Monday, June 2, 2014

Shaping Our Land

Foraged wild asparagus and Bramble Berry Sea Cider.  The essence of spring.
 
Blue Skies and the neighbour's cherry blossoms.  The recent warm weather has been reaching the 30s.

When I was 12 years old we moved into a vacation style home on waterfront.   The house was small and somewhat dated but it was situated a stone's throw from the sandy beach of a semi-private bay.  The front of the house showcased many large picture windows which allowed you to take in the full southern exposure.  The yard of the house featured a small patch of grass and couple of garden beds surrounded by cascades of blackberry brambles which grew the largest, juiciest berries I've ever had the pleasure of picking. 

Large Susan Magnolia (photo credit:http://www.monbureauderp.eu/)

What really stands out in my mind about that house were the two large magnolia trees that shaded the lawn from the hot summer sun.  These amazing trees with their twisting branches and pink and white flower as big as a saucer seemed out of place for such a cool climate.  The large flower buds are first to emerge, well before the greenery and they always served to be a sure sign of spring.   Ever since living in that wonderful beach house I have been enamoured with magnolia trees and their lovely flowers.
This weekend, while picking up some seedlings and soil at the local nursery I persuaded A to let me purchase a small magnolia tree.   The tiny tree, no higher than my knee is one of the hardier varieties of the magnolias and should be able to withstand the harsh winters we receive up in the hills.  We planted my small tree to the left of the back patio where she will receive almost full sunshine.  It is said that it can take up to two years after transplanting for a magnolia to blossom.  I suppose I will have to be patient if I want to see those pink flowers again. 



My new baby.

Yesterday, while working out in the back yard, an older gentleman on a large Harley motorcycle arrived at the top of our driveway.  He introduced himself as Rick, and asked us where we would like his machine to go.  

For months now I've listened to A promise me that he had lined up a good deal to rent a small excavator for the yard.

For months I've listened to A tell me about all the plans he has for using this machine on the property once we receive it.

For months I've patiently waited for such a machine to arrive. 

Yesterday morning, over breakfast, my patience wore out and we had a large argument about whether or not such a machine would ever appear.  I kindly asked A to stop day dreaming about a machine because we would never receive one and I strongly stressed how we have wasted another summer without a vegetable garden and chickens.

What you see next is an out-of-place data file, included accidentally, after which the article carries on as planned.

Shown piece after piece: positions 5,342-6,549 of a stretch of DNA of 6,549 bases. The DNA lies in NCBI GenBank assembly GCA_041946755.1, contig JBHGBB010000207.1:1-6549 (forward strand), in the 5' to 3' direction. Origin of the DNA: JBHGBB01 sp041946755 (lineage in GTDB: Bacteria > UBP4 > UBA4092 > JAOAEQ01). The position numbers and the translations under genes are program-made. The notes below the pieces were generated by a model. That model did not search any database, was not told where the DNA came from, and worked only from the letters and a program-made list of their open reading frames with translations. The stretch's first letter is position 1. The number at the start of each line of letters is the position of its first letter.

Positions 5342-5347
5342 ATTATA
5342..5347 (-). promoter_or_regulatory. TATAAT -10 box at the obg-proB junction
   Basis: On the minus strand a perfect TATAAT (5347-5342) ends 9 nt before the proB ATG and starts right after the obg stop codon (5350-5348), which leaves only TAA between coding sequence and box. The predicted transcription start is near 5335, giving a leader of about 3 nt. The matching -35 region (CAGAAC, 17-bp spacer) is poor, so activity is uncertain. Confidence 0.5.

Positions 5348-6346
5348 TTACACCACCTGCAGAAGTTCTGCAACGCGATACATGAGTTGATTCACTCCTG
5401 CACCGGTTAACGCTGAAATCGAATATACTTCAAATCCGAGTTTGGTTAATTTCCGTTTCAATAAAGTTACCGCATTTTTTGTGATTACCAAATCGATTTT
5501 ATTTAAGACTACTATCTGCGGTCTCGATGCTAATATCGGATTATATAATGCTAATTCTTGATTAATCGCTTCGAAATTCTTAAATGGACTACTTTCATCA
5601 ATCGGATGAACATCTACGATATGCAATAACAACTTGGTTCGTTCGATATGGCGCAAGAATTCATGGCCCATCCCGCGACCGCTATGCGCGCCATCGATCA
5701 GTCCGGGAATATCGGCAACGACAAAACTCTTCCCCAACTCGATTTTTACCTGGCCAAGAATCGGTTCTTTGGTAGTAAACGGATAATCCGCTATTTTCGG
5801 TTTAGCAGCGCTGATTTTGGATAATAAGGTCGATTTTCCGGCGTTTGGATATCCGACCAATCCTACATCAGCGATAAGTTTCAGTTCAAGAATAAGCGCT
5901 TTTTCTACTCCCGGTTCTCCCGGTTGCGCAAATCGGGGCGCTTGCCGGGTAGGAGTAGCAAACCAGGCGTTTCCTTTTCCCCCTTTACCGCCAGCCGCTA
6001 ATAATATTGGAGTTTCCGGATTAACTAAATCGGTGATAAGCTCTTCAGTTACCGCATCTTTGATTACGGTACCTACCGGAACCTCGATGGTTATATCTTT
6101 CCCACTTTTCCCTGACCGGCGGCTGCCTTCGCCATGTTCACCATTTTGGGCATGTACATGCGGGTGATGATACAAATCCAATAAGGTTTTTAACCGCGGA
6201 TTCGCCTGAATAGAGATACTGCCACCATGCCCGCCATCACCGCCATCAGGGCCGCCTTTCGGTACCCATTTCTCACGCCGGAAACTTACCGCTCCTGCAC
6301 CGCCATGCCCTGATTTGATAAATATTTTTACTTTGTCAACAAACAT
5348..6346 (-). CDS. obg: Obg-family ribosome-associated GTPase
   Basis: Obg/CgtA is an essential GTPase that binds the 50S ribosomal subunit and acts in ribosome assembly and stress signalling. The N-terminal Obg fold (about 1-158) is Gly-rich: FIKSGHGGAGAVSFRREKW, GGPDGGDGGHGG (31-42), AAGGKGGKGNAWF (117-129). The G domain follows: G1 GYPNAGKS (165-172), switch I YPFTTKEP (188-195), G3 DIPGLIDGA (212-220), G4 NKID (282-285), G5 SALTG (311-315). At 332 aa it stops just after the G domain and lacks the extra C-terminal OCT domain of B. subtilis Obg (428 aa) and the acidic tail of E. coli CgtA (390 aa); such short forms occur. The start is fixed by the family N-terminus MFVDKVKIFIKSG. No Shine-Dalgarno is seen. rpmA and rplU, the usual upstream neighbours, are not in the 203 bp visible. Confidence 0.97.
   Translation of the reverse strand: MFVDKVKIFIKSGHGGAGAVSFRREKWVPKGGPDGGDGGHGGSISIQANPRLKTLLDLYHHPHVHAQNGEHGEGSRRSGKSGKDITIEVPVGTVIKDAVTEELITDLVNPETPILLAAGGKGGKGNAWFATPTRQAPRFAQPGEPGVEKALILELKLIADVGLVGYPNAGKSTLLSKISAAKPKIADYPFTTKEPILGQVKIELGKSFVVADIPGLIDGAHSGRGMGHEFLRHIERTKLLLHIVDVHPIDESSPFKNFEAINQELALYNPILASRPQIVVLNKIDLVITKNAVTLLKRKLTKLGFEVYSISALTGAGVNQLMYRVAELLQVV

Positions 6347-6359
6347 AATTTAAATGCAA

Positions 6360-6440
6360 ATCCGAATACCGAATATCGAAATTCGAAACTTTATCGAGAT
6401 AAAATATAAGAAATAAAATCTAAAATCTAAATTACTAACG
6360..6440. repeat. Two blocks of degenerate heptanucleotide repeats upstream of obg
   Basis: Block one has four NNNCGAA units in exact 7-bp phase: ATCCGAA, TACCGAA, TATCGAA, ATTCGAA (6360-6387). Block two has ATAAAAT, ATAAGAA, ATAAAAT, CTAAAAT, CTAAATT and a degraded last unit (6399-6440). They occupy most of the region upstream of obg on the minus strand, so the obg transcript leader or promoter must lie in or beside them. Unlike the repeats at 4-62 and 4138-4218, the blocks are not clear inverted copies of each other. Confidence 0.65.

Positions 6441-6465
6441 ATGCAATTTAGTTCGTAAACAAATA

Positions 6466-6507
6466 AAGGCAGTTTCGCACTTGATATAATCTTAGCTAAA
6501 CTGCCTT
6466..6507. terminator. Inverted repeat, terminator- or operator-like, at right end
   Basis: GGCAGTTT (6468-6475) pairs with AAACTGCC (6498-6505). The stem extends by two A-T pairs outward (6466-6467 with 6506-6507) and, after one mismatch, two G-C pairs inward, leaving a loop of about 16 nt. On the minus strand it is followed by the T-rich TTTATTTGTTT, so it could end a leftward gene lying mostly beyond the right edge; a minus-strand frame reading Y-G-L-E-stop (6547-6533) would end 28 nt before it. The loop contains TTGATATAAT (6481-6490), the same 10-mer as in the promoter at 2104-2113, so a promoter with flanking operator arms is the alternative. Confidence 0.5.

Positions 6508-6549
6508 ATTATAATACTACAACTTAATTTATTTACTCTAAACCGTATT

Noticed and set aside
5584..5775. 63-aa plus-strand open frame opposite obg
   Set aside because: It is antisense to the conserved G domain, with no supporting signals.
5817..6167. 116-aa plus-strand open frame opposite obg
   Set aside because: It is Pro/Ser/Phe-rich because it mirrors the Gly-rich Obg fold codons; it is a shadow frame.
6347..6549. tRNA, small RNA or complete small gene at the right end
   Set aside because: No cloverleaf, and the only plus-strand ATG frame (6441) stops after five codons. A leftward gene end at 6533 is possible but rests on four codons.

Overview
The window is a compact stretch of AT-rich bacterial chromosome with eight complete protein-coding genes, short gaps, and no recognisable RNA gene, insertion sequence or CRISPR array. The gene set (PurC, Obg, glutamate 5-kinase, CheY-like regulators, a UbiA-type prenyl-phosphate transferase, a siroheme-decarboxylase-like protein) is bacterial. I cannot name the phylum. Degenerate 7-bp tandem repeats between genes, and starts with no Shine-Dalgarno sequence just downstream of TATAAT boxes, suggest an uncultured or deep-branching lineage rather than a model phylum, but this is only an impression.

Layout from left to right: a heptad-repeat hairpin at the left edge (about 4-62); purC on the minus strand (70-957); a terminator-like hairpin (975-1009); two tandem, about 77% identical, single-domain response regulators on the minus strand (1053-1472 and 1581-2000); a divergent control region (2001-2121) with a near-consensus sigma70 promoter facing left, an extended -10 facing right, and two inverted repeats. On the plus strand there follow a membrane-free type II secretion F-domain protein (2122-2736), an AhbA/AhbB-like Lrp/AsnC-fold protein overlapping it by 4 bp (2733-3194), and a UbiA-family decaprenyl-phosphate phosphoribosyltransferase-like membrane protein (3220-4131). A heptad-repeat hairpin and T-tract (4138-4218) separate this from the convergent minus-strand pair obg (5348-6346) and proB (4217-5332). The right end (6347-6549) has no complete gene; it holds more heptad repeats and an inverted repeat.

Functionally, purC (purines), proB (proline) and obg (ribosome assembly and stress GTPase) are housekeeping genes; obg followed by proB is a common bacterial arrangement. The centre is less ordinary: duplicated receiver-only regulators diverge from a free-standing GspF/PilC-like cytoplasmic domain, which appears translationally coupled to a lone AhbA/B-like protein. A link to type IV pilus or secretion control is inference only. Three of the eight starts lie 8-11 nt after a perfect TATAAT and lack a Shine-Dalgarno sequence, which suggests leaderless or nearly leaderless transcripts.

Its funny the way the universe works. 

Not more than a few hours later, without any previous indication, there was the glorious excavator, parked at the top of our driveway, ready to be put to work. 


Although rather small in size, the excavator it has already made quick work of the back corner of our property.   Tree stumps have been removed and the land levelled and graded to make room for multiple raised beds.   It amazes me how much space we have back there. 
It will be a small investment to pay for the use of the machine but overall it will significantly improve the value of our home.  

It is now I who has been busy day dreaming about plans for the machine...

 

 

 

 

 

3 comments:

  1. Beautiful magnolias - your tree is going to be so lovely when it matures and blooms its giant beauty!

    Glad to hear your machine arrived! Now, no more arguments! :P

    XO M.

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  2. Yes, there is definitely synchronicity at work in our daily lives. So funny. Better get those gardening books out and figure out what you are going to plant. There is something called "companion planting" that was big in the '70s, maybe still is. Certain plants like to be beside each other. I am talking about kitchen garden veggies. You probably have books that refer to it, but if not, Google it. I planted my first veg garden this way. Make sure to so radishes consecutively so you always have some ripening. Parsley takes forever to germinate from seed. Spinach and chard are easy to grow. Peas are great... I am envious. Oh, don't forget rutabaga and beets!

    I too adore magnolia trees. They are so lovely. Can't wait to see the first flowers!

    XOXO, V.

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  3. I meant "sow" the radishes. :-)

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